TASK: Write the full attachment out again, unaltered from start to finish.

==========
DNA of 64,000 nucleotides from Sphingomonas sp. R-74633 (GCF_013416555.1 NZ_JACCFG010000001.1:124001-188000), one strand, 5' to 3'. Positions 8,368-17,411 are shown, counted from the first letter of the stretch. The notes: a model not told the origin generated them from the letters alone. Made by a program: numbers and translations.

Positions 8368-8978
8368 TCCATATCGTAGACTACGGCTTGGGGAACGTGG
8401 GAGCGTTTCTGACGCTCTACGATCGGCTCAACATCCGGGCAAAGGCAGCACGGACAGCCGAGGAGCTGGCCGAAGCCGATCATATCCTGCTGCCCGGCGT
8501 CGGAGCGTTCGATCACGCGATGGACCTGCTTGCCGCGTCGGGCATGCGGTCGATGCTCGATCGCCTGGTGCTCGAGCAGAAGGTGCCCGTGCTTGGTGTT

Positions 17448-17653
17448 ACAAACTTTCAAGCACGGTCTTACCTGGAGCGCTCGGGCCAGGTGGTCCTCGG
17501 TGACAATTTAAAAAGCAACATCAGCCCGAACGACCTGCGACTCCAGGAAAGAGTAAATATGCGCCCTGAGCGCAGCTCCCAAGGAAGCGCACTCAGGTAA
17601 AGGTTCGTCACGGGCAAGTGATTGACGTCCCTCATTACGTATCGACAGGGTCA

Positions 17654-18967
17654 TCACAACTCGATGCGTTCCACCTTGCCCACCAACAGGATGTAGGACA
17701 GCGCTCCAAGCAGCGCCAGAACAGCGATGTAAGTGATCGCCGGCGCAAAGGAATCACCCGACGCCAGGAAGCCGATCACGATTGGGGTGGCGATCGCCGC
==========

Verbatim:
DNA of 64,000 nucleotides from Sphingomonas sp. R-74633 (GCF_013416555.1 NZ_JACCFG010000001.1:124001-188000), one strand, 5' to 3'. Positions 8,368-17,411 are shown, counted from the first letter of the stretch. The notes: a model not told the origin generated them from the letters alone. Made by a program: numbers and translations.

Positions 8368-8978
8368 TCCATATCGTAGACTACGGCTTGGGGAACGTGG
8401 GAGCGTTTCTGACGCTCTACGATCGGCTCAACATCCGGGCAAAGGCAGCACGGACAGCCGAGGAGCTGGCCGAAGCCGATCATATCCTGCTGCCCGGCGT
8501 CGGAGCGTTCGATCACGCGATGGACCTGCTTGCCGCGTCGGGCATGCGGTCGATGCTCGATCGCCTGGTGCTCGAGCAGAAGGTGCCCGTGCTTGGTGTT

Positions 17448-17653
17448 ACAAACTTTCAAGCACGGTCTTACCTGGAGCGCTCGGGCCAGGTGGTCCTCGG
17501 TGACAATTTAAAAAGCAACATCAGCCCGAACGACCTGCGACTCCAGGAAAGAGTAAATATGCGCCCTGAGCGCAGCTCCCAAGGAAGCGCACTCAGGTAA
17601 AGGTTCGTCACGGGCAAGTGATTGACGTCCCTCATTACGTATCGACAGGGTCA

Positions 17654-18967
17654 TCACAACTCGATGCGTTCCACCTTGCCCACCAACAGGATGTAGGACA
17701 GCGCTCCAAGCAGCGCCAGAACAGCGATGTAAGTGATCGCCGGCGCAAAGGAATCACCCGACGCCAGGAAGCCGATCACGATTGGGGTGGCGATCGCCGC